Abstract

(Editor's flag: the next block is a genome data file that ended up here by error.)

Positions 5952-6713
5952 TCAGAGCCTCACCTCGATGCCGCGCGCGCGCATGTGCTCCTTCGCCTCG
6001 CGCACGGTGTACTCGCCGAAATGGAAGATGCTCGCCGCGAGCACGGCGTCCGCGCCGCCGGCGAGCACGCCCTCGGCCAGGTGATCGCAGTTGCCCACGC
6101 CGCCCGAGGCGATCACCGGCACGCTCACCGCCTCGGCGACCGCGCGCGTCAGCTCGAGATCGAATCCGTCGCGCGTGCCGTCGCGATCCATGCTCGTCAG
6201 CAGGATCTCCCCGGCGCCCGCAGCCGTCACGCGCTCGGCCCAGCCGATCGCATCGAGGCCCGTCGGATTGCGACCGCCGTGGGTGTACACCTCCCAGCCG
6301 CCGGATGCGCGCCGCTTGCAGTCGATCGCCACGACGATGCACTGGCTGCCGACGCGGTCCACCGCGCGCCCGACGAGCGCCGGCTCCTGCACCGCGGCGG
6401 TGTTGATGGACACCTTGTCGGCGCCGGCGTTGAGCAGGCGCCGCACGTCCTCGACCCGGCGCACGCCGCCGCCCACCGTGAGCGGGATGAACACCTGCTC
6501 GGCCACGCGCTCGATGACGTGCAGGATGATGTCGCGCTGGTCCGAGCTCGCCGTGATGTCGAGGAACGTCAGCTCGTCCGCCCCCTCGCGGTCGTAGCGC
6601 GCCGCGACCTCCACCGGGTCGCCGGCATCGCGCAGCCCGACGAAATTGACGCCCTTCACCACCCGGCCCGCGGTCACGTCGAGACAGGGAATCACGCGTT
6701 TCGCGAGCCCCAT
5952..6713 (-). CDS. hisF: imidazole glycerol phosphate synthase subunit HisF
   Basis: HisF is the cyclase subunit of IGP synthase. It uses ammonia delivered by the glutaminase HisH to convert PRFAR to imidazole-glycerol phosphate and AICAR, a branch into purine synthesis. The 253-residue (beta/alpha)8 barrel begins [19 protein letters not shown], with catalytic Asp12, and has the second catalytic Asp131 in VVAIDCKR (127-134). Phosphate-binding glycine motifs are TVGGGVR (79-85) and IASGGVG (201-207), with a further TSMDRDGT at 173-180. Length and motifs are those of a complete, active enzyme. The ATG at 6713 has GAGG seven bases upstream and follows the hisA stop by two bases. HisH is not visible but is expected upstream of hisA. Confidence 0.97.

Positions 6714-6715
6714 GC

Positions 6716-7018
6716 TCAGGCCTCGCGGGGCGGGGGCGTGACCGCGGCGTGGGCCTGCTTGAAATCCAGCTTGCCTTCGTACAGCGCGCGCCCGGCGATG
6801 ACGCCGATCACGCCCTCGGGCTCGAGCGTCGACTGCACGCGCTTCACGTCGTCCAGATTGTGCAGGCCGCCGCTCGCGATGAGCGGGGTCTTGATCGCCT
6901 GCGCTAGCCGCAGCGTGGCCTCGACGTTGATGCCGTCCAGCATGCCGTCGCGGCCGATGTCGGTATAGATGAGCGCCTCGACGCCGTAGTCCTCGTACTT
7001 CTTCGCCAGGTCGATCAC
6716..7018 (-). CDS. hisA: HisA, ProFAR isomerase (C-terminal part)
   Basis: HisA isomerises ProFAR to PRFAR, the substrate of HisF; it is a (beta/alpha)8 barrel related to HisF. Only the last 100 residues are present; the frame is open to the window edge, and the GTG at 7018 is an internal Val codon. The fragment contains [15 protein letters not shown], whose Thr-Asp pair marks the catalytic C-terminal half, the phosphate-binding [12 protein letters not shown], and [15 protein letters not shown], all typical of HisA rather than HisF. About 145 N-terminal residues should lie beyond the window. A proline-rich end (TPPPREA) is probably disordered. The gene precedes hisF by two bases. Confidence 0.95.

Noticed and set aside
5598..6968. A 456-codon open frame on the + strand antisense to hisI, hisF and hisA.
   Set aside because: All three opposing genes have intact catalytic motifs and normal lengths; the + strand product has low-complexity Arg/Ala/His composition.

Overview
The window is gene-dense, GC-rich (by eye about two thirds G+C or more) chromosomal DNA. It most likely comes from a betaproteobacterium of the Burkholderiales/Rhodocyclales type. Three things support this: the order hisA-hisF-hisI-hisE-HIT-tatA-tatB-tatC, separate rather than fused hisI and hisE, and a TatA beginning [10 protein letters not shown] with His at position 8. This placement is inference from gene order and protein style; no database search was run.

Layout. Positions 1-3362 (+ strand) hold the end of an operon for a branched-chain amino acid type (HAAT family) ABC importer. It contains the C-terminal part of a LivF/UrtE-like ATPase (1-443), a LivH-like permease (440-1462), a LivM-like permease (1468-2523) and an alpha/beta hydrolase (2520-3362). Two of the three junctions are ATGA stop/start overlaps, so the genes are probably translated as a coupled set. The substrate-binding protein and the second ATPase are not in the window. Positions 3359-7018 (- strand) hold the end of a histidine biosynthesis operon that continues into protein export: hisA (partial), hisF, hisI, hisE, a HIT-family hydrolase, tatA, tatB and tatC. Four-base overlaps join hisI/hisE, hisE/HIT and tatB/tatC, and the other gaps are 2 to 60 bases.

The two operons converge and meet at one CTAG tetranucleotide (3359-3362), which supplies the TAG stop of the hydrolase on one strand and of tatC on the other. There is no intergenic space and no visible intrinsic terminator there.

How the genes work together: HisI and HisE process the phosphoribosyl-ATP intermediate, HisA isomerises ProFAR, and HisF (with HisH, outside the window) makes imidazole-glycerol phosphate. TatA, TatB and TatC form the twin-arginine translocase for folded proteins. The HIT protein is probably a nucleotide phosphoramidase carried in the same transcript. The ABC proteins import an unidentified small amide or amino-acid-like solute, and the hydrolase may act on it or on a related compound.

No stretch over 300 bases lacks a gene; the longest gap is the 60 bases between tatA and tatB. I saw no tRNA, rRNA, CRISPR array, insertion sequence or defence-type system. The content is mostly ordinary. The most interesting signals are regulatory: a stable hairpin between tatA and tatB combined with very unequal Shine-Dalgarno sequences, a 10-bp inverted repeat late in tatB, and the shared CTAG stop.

Suspended material samples were collected from eastern Kansas rivers during several floods. The samples were examined for qualitative mineralogy, sediment size, and the concentrations and locations of selected trace metals (Fe, Mn, Zn, Ni, Cu, Co). Illite, interlayered material with montmorillonite, kaolinite, quartz, and potassium feldspar were detected in samples from all rivers. Vermiculite was significant in samples from rivers draining Pleistocene glacial deposits. The size distributions were similar for all rivers. The suspended materials were chemically separated into three extracts: 1) manganese oxides, carbonates and organics, 2) iron oxides, other metal oxides, and leached iron from iron minerals, and 3) crystalline sediments. Manganese concentrations were highest in extract 1). Iron and zinc concentrations were highest in extracts 2) and 3). Trace metal concentrations in flood sediment samples were lower than those collected during average river discharge. The lower chemical concentrations are due to dilution of the suspended materials by leached soils, transported to the rivers by sheet wash. Although floods transport greater than 90 percent of the annual sediment load in Kansas rivers (Mundorff and Scott, 1964), a higher trace metal concentration is transported during average discharge than during flooding.

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